Of course, like many clear and simple statements about complex issues, it is not entirely true. The real distinction is not between the two conditions themselves but between the two contrasting elements of our health and care system: a free National Health Service and a means-tested social care system.
While people with cancer may overall get more ‘free’ care than those with dementia, that’s largely because there is far more medical – and therefore NHS – treatment available for cancer than for dementia. Indeed, as Simon Stevens has noted, the biggest single shift in the health and care landscape would be a medical treatment to slow or cure dementia: ‘If that happened, it would, at a stroke, substitute what is currently social care spending and it would become health spending.’
At the moment, however, the main support available to people is not medical but social care and here people’s eligibility depends on their finances. If they have assets above £23,250 they will pay for their own care – unless they can demonstrate that their social care costs arise from a ‘primary health need’, in which case the NHS will pick up the bill through NHS Continuing Healthcare (CHC).
There are ongoing concerns about the fairness of CHC for people with dementia and, for whatever reason, the reality is that many people with dementia will not qualify for it. As a result, according to the Alzheimer’s Society, people with dementia will on average pay £100,000 over their lifetime for care. It is a huge unfairness that understandably outrages and distresses the people affected and their loved ones. It needs to change. Yet the same inequitable system also applies to people with cancer (or indeed other conditions such as multiple sclerosis and Parkinson’s): while medical care such as GP visits will not be charged, if they also require social care – for example, help with getting dressed or washed – they will be charged unless they have either low assets/savings or a ‘primary health need’.
And as cancer shifts from being seen as a fatal illness to a chronic one, with greater focus on the long-term needs of those living with the disease, this may draw more people into the remit of social care. The charity Macmillan Cancer Support found in 2014 that around two in five people living with cancer reported having needs that could be classified as ‘critical’ or ‘substantial’ according to the Fair Access to Care (FACs) criteria then used by local authorities to determine eligibility for social care support. Despite this, Macmillan found that only one in five received any kind of formal support and one in six had needs but received no support at all from anyone. It is not clear why this is (though Macmillan is trying to update its evidence to understand it). Many of the reasons may be the same as for dementia: people’s needs are classified as too low, their assets are too high or they are not defined as a ‘primary health need’ and therefore able to access NHS Continuing Healthcare.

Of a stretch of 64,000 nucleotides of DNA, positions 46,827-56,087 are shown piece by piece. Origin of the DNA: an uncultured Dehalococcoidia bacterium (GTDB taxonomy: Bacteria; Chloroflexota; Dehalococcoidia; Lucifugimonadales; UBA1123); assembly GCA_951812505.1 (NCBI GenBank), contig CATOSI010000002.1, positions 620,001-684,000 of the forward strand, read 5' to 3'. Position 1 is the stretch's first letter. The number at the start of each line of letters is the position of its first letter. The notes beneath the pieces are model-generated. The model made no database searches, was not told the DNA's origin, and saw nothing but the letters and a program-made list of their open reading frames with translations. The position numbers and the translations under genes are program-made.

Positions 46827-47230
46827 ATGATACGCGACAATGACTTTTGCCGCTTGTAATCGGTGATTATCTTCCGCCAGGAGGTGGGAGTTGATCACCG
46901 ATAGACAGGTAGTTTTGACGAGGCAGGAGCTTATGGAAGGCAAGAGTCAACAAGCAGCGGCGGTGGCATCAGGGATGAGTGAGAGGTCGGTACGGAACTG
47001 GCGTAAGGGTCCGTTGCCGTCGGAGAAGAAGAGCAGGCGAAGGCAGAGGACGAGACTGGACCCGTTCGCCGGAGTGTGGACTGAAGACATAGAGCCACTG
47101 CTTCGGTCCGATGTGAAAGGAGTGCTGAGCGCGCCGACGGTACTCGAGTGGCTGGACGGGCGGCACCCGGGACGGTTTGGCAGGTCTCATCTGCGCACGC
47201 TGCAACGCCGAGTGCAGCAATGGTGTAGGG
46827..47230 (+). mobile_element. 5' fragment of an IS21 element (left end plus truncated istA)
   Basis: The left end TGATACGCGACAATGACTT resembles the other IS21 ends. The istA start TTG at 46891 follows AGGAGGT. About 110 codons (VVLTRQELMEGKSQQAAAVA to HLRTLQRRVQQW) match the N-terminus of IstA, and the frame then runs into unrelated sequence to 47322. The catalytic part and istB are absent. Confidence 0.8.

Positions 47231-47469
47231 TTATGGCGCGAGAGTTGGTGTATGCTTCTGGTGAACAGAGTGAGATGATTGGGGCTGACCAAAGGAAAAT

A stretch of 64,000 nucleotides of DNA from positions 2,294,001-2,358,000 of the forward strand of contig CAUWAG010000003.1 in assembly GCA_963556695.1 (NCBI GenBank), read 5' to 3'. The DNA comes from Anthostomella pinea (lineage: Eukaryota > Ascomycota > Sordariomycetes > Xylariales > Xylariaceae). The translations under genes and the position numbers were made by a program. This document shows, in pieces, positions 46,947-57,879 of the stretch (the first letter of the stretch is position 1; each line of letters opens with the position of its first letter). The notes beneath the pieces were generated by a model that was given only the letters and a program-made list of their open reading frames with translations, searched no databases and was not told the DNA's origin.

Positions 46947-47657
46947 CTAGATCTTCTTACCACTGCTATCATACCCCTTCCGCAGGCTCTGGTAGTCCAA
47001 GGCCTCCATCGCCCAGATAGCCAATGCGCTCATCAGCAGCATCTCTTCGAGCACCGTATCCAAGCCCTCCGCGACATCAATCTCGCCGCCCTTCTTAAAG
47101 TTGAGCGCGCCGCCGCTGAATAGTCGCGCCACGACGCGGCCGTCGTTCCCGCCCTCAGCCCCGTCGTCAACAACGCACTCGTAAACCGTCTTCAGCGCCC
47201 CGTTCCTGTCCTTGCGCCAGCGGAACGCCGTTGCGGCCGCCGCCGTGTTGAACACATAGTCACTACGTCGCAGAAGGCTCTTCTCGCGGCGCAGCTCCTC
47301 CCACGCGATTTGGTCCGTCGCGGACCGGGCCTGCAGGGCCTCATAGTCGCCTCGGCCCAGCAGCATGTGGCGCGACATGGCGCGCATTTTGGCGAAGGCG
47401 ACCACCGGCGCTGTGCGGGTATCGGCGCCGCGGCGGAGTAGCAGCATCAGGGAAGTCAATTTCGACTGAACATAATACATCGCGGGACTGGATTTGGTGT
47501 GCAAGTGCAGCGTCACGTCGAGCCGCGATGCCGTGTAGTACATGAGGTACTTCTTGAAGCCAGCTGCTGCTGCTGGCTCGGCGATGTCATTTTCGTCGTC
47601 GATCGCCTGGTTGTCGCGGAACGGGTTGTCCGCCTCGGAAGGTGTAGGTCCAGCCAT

In addition, however, some may not even realise they could apply for social care support, and Macmillan believes people with cancer may be deterred from applying if they are told that the NHS will meet all their needs.
Though this is a complex issue, the solution is relatively simple (if economically unpalatable). It is to align the systems more closely and make more social care free at the point of use. The Barker commission suggested that this should start with people with the highest level of need and then be extended. The Labour party has proposed free personal care, as implemented in Scotland. And there is already legislation, passed but not implemented in the wake of the Dilnot commission report, to raise the means test threshold to £100,000, which would entitle far more people – albeit not everyone – to free council-funded care. All these reforms would greatly increase the support available to people with social care needs, whether they have dementia, cancer or any other diagnosis.
The Prime Minister came into office promising to ‘fix’ social care. This is where he needs to start.
Continuing Health Care is almost impossible to qualify for; my mother, vascular dementia, unable to weight bear, unable to remember she can't walk so requires 24/7 monitoring, unable to recognise close relatives, time, place, date, absolutely no short term memory. Doubly incontinent, needs every aspect of personal care, hoisted from bed to wheelchair, to chair. Anxious, distressed, insomnia. Deemed social care, so pays £5300 a month.
It is a national disgrace that the most vunerable & frail in our society are abandoned by successive Governments. In utter despair; dementia has stolen my mother's dignity, the State have raped her of everything else.